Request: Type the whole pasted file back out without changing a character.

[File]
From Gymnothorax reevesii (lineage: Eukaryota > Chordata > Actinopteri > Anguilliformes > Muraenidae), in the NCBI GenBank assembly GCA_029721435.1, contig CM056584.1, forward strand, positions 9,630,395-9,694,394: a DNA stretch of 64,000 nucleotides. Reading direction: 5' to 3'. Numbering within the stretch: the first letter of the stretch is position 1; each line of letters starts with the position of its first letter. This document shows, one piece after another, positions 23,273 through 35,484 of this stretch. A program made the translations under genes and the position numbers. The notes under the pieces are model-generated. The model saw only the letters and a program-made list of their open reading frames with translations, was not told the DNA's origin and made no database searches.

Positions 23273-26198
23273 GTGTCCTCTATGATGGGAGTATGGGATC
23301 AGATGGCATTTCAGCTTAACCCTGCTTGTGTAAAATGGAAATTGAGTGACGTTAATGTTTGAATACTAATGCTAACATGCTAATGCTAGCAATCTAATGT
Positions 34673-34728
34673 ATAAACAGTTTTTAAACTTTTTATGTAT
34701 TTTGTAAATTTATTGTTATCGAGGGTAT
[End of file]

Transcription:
From Gymnothorax reevesii (lineage: Eukaryota > Chordata > Actinopteri > Anguilliformes > Muraenidae), in the NCBI GenBank assembly GCA_029721435.1, contig CM056584.1, forward strand, positions 9,630,395-9,694,394: a DNA stretch of 64,000 nucleotides. Reading direction: 5' to 3'. Numbering within the stretch: the first letter of the stretch is position 1; each line of letters starts with the position of its first letter. This document shows, one piece after another, positions 23,273 through 35,484 of this stretch. A program made the translations under genes and the position numbers. The notes under the pieces are model-generated. The model saw only the letters and a program-made list of their open reading frames with translations, was not told the DNA's origin and made no database searches.

Positions 23273-26198
23273 GTGTCCTCTATGATGGGAGTATGGGATC
23301 AGATGGCATTTCAGCTTAACCCTGCTTGTGTAAAATGGAAATTGAGTGACGTTAATGTTTGAATACTAATGCTAACATGCTAATGCTAGCAATCTAATGT
Positions 34673-34728
34673 ATAAACAGTTTTTAAACTTTTTATGTAT
34701 TTTGTAAATTTATTGTTATCGAGGGTAT